Woman Allegedly Tried To Buy 'Death Spell' For Ex-Husband — Then Resorted To Murder-For-Hire SuperNayr

You know, even if this woman wasn’t going to prison we wouldn’t trust her as our pediatrician!

Dr. Stephanie Russell was a beloved small town children’s doctor in Kentucky. She had an office totally decorated in Disney themes. Sounds like a sweet woman… until she was charged in a murder-for-hire plot, that is. Dr. Russell was arrested way back in May 2022 after allegedly trying to hire a hitman to kill her ex-husband. Apparently she was furious her ex, Rick Crabtree, had been awarded sole custody of their two children. But the murder didn’t work out. Turns out the person she spoke to online — and agreed to pay $7,000 to kill Crabtree — was actually an undercover FBI agent. Oops! Now she’s charged with one count of using interstate commerce facilities in the commission of murder-for-hire.

But the case just took a very strange, magical turn…

Related: Young Dad Accused Of Killing Daughter Tells Cops Baby Was ‘Not Real’

Innerestingly, it was the defense who revealed this odd wrinkle in the case, per Law&Crime. They revealed a bevy of Whatsapp messages showing Stephanie didn’t jump right to a hitman. She first tried… voodoo? Witchcraft? We’re not sure which. But she reached out to the supernatural, in any case.

In the messages, she speaks to someone going only by the name Mama, from whom she is discussing buying a “death spell” for her ex. She asks:

“What is your success rate? Your price? Your guarantee?”

“Mama” then responds with the disturbingly reassuring messages:

  • “death success rates are 85%”
  • “price depends on the number of people”
  • “100% guarantee or money back”

Ultimately they land on $580 for a death spell for just one guy. With the money back guarantee? Damn, that seems like a reasonable deal. But that wasn’t enough for Steph. The not-so-good doctor asks for more specifics about the spell, even referencing animal sacrifice and the Afro-Brazilian religious tradition known as Quimbanda. But Mama shuts her down, saying simply:

“It’s a death spell my dear not a love spell. i can’t tell you inside details but i will do your job.”

But Dr. Russell didn’t stop there. For someone willing to believe in spells she could purchase, she stayed dubious — seemingly determined not to be an easy mark. She may have been new to the sorcery game, but she did what any savvy buyer would do. She shopped around.

She messaged someone just known as “Spiritual Healer” with the prompt that she was “looking for a death spell.” This one told her:

“Yes I will cast death Spell for you.”

She actually did get a better offer here, $430, only half up front, and the promise of “100% result in 6hours.” But Russell refused to pay up front at all, pleading with the Spiritual Healer, “Can I please pay after? I cannot afford to pay without results.”

The Spiritual Healer actually drops to $150 up front, citing the need to pay for the ingredients for the spell. The doc haggles down to $50. Amazing. Finally getting the price she wanted, Stephanie gives the magician her ex’s name and photo. However, she wants one more assurance — that this won’t involve Quimbanda. Spiritual Healer answers that it will be Voodoo only.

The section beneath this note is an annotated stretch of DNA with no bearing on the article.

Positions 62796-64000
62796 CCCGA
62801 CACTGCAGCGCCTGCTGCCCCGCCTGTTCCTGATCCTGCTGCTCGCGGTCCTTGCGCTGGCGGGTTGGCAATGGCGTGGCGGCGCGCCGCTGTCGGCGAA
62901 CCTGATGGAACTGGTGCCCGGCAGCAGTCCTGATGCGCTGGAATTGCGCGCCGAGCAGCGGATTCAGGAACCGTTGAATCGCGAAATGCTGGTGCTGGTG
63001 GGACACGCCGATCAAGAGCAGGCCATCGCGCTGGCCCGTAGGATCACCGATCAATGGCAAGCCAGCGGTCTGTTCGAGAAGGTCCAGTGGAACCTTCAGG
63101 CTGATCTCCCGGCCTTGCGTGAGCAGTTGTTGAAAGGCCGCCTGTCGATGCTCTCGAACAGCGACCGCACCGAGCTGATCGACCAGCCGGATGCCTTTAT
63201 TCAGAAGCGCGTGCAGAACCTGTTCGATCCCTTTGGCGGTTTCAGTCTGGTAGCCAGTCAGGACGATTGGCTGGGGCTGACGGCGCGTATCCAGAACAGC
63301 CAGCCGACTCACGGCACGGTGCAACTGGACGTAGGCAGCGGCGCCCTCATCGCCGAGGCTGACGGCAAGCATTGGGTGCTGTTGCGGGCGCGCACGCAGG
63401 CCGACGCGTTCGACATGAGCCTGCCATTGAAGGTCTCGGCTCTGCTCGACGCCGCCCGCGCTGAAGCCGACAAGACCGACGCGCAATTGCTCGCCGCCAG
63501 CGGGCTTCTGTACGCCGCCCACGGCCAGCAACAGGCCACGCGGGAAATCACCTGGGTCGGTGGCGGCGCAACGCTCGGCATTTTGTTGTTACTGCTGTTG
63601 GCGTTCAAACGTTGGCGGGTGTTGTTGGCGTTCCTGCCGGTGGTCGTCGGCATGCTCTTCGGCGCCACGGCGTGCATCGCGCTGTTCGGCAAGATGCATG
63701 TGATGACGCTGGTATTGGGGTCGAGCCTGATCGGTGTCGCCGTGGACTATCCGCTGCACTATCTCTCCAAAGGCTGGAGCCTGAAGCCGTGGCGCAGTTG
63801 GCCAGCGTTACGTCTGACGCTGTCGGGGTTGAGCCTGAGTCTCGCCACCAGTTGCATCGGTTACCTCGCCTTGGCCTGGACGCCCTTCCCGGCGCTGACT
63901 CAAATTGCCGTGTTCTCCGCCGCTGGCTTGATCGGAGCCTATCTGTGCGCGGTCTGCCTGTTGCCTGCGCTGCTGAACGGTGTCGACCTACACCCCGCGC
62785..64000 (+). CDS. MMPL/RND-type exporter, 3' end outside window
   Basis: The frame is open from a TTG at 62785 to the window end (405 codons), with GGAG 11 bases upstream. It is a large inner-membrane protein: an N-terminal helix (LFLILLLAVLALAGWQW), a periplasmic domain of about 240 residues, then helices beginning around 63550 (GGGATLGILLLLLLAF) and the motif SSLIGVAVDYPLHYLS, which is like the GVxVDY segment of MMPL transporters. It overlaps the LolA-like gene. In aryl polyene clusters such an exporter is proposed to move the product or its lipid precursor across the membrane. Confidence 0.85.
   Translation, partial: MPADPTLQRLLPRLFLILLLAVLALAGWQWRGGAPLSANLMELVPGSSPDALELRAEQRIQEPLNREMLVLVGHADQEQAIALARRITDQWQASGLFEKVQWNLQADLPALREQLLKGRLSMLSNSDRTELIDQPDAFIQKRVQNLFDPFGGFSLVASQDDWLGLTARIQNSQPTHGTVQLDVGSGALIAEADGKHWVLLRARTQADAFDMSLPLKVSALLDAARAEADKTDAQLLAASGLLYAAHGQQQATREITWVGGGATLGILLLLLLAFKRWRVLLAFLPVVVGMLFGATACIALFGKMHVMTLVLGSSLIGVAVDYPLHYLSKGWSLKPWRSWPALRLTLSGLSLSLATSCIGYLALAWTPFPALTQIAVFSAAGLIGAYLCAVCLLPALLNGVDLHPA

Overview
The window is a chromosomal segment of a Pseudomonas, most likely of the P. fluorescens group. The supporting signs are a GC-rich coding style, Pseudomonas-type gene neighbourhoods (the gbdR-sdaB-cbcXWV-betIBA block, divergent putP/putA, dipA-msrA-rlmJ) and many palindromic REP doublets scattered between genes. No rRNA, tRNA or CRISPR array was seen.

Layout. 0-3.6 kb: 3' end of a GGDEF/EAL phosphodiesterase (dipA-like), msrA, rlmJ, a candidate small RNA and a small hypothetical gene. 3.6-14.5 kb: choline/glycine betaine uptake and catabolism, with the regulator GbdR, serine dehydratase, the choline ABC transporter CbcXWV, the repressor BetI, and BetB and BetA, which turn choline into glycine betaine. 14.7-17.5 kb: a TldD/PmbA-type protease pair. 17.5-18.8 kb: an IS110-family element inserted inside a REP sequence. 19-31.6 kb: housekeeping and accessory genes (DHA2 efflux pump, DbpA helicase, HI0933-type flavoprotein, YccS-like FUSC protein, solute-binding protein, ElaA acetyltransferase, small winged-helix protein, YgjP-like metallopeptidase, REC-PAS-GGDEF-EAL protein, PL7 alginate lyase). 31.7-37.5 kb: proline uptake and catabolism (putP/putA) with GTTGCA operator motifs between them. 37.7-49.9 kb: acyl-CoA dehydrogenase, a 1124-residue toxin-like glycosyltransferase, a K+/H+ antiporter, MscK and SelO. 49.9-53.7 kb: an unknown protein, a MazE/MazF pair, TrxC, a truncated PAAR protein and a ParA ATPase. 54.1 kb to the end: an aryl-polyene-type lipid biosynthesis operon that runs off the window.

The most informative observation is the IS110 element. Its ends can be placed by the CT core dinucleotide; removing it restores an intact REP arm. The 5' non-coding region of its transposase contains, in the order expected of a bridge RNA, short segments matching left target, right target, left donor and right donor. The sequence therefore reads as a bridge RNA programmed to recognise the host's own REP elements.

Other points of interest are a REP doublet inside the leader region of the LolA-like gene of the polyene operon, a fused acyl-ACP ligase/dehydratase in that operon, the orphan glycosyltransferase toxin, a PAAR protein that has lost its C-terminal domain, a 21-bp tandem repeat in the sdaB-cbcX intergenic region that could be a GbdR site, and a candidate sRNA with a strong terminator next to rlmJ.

That seems to be that. But she reaches out to a third person going by “Sk” — this one tells her no, it’s not Quimbanda but rather “indian vedic magic.” But after Stephanie sends the name and photo, Sk actually advises her against using a death spell. Still, she tells them:

“The only way we will have peace is if he dies.”

But Sk warns her that “killing him etc is going to harm you and family as he has some type of protection on him.” They say he is actually “into black magic” — and as such suggest she purchase a “banishing spell only.” Dr. Russell forces the issue, asking:

“Is there anything you can do to cause the death?”

They don’t seem to want to touch it. And of course we know where she ended up after the magic didn’t pan out for her — hiring an undercover fed.

So why did the defense offer all this? Doesn’t it kind of prove she was trying to pay someone to kill Crabtree, even if it was through unorthodox means? Well, they argue it proves Russell wasn’t in her right mind. They’re arguing she didn’t have the mental capacity to be convicted of the crime she’s charged with — essentially because she was crazy enough to try to use magic!

“Ms. Russell’s mental health was severely disturbed, from both the empirical and clinical perspectives, when she engaged in the conduct alleged in the indictment… In March 2022, Ms. Russell reached out to self-described spiritualists for help, asking (with all credulity) for a ‘death spell’ on her ex-husband.”

We appreciate the legal curveball, but… will it work? One would have to be out of their mind to believe a spell could actually work, but then again, enough people believe in all sorts of supernatural things and just call it having faith in their religion, so… if she’s crazy, are all religious followers? We’ll have to see what the court thinks. The trial is set to begin April 22 in Louisville.

What do YOU think, Perezcious readers? Does this make her more guilty? Less? Mentally incapable? Or just eccentric? Tell us your thoughts in the comments (below)!

[Image via Oldham County Detention Center/Netflix/YouTube.]

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